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sheep-selection

by Ed Hazzard (Submitted: 02/07/2005)

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Evolution: Sheep-selection
This is a model of a flock of sheep whose survival depends on eating grass. The babies inherit traits from their parents according to Mendelian genetics. One can study the effect on the population of a trait that changes the energy they get from eating grass.

Here are are some explorations:
1. Picture yourself as a farmer with a large field of sheep. You start with an equal number of males (horns) and females (no horns). They live for six years. The sheep move around the field and eat grass, which grows back at a certain rate. The patch is green if there is grass there, and brown if there is no grass. In the model, the sheep move and eat during each year. They use up energy as they move, and they gain energy from eating grass. If their energy goes to zero, they die.

2. The sheep have one variable trait Š the quality of their teeth. The ones with better teeth get more energy from the grass they eat, so they are less likely to lose energy and die as they wander around the field. This trait is turned on if SELECTION? = ON. It has no effect if SELECTION? = OFF.
There are three levels of teeth:
TEETH = 1.2 better
TEETH = 1.0 standard
TEETH = 0.8 worse

3. Once a year, from age 3 to age 6, each female mates with a randomly chosen male and gives birth to a baby. The baby inherits its TEETH trait from both its parents.

4. If SELECTION? = ON, what do you think will happen to the average value of TEETH over time?

5. if SELECTION? = OFF, what do you think will happen to the average value of TEETH over time?

6. Run the model several times with the initial settings. Make sure SELECTION? = OFF. Note that the average value of TEETH, which is shown in the monitor above the graph, starts at 1.0.Watch the three graphs and notice what happens to the proportions of better, standard, and worse teeth. Also record the average value of TEETH after 50 years.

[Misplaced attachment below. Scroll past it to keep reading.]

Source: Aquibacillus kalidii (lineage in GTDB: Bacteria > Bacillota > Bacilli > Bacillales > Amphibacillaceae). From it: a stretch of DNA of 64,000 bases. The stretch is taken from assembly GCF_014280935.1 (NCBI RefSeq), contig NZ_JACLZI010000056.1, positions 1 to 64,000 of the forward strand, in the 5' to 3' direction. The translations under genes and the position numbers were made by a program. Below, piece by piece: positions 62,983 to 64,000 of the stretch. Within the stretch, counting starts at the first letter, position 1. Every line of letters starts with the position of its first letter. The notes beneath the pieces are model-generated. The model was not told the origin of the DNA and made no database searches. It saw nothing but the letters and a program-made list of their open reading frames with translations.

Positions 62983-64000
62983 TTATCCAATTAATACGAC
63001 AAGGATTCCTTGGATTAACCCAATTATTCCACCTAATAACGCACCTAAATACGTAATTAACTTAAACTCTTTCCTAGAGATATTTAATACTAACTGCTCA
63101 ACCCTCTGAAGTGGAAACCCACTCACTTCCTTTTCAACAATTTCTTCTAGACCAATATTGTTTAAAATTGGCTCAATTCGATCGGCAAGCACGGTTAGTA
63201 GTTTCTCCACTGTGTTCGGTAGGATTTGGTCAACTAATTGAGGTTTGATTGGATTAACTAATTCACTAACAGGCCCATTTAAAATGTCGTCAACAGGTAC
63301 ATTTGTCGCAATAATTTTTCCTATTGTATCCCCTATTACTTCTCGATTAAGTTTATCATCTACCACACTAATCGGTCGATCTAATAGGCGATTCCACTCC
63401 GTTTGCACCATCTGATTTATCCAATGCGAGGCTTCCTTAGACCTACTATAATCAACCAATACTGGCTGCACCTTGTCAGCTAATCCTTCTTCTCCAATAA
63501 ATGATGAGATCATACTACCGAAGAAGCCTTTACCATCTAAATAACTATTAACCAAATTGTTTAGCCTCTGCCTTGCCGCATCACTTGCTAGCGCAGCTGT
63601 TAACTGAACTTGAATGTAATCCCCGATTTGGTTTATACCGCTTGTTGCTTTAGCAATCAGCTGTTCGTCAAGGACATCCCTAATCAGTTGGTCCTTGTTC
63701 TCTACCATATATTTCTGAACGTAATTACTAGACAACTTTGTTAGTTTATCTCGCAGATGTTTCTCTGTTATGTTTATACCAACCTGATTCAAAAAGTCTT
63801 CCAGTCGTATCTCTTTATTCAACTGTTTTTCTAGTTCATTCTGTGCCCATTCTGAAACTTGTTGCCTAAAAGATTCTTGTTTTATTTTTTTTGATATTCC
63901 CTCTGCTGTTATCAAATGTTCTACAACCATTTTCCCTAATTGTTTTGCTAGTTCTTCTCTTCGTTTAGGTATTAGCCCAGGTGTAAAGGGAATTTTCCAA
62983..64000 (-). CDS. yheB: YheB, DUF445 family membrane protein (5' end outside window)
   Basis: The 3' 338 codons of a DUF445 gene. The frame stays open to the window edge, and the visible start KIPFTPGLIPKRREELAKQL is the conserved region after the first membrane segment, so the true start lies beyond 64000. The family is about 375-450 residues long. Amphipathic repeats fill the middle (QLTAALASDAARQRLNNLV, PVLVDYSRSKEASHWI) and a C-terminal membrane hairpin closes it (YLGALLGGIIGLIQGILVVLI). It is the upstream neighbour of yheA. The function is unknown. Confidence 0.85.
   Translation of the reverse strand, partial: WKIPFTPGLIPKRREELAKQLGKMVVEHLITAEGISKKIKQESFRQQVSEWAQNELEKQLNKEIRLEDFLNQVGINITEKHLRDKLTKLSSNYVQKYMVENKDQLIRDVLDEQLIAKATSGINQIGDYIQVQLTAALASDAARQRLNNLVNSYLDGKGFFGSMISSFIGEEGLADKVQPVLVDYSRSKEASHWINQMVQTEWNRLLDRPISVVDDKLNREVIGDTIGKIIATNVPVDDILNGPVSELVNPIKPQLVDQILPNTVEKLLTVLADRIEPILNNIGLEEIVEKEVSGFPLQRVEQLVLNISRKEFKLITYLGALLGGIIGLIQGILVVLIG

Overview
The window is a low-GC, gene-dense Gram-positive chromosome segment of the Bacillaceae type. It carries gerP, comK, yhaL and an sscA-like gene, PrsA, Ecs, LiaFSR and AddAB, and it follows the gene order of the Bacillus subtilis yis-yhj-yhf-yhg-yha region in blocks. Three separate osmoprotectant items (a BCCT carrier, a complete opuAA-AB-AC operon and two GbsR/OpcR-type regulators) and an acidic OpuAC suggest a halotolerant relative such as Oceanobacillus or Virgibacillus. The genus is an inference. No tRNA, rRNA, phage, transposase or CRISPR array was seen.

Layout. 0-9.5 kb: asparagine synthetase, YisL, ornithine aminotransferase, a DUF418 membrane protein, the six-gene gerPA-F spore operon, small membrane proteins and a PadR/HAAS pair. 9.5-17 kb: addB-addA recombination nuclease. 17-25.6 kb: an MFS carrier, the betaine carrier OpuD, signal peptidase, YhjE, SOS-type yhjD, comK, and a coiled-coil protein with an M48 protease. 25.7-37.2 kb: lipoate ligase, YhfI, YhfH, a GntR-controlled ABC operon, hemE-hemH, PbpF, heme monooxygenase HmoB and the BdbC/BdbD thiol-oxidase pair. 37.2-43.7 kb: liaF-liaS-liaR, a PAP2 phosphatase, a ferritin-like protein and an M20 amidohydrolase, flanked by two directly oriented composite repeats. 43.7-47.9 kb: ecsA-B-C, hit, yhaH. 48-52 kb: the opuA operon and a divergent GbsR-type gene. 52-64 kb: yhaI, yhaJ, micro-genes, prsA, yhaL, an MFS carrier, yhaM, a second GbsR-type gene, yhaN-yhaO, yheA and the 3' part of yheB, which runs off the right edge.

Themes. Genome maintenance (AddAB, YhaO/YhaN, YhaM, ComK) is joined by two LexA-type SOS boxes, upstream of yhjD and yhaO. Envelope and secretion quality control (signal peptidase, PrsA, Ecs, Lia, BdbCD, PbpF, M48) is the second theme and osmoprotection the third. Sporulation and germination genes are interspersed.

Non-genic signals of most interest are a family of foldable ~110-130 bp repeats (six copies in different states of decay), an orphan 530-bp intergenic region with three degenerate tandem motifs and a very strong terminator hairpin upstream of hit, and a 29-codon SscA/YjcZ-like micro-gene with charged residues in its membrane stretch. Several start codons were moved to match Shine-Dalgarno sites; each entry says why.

Run # Value of TEETH after 50 years
1
2
3
4

7. What can you conclude about evolution of teeth in the herd?

8. Why do you think itÕs not the same every time?

9. Set SELECTION? = ON. Now sheep with better teeth will get more food from grass and have less chance of starving to death. Run the model several times. Watch the three graphs and notice what happens to the proportions of better, standard, and worse teeth. Also record the average value of TEETH after 50 years.

10. What can you conclude about the evolution of teeth in the herd?

11. HereÕs a challenge, designed to test our theory that the sheep population evolves better teeth because the ones with worse teeth starve to death more often. If thatÕs true, think about the effect of the value of GRASS-REGROWTH-RATE. As this value decreases (grass grows back more slowly), what would happen to how fast this adaptation becomes predominant in the population?
a. [ ] Better teeth would evolve more quickly.
b. [ ] Better teeth would evolve more slowly.
c. [ ] The evolution rate would not change.
d. [ ] The result would be unpredictable.

12. Explain your answer.

13. Now test this idea by running the model. Try changing GRASS-REGROWTH-RATE and record the average value of TEETH after 50 years. Keep all of the other variables constant. (INITIAL-NUMBER=100, BIRTHRATE-%=60, GAIN-FROM-FOOD=2)

GRASS-REGROWTH-
RATE Value of TEETH after 50 years
85
70
55
40

14. Combine your results with other teams. What can you conclude about the effect of a scarcity of grass on evolution of teeth?

To watch a mutation in the sheep population, go on to sheep-mutation.

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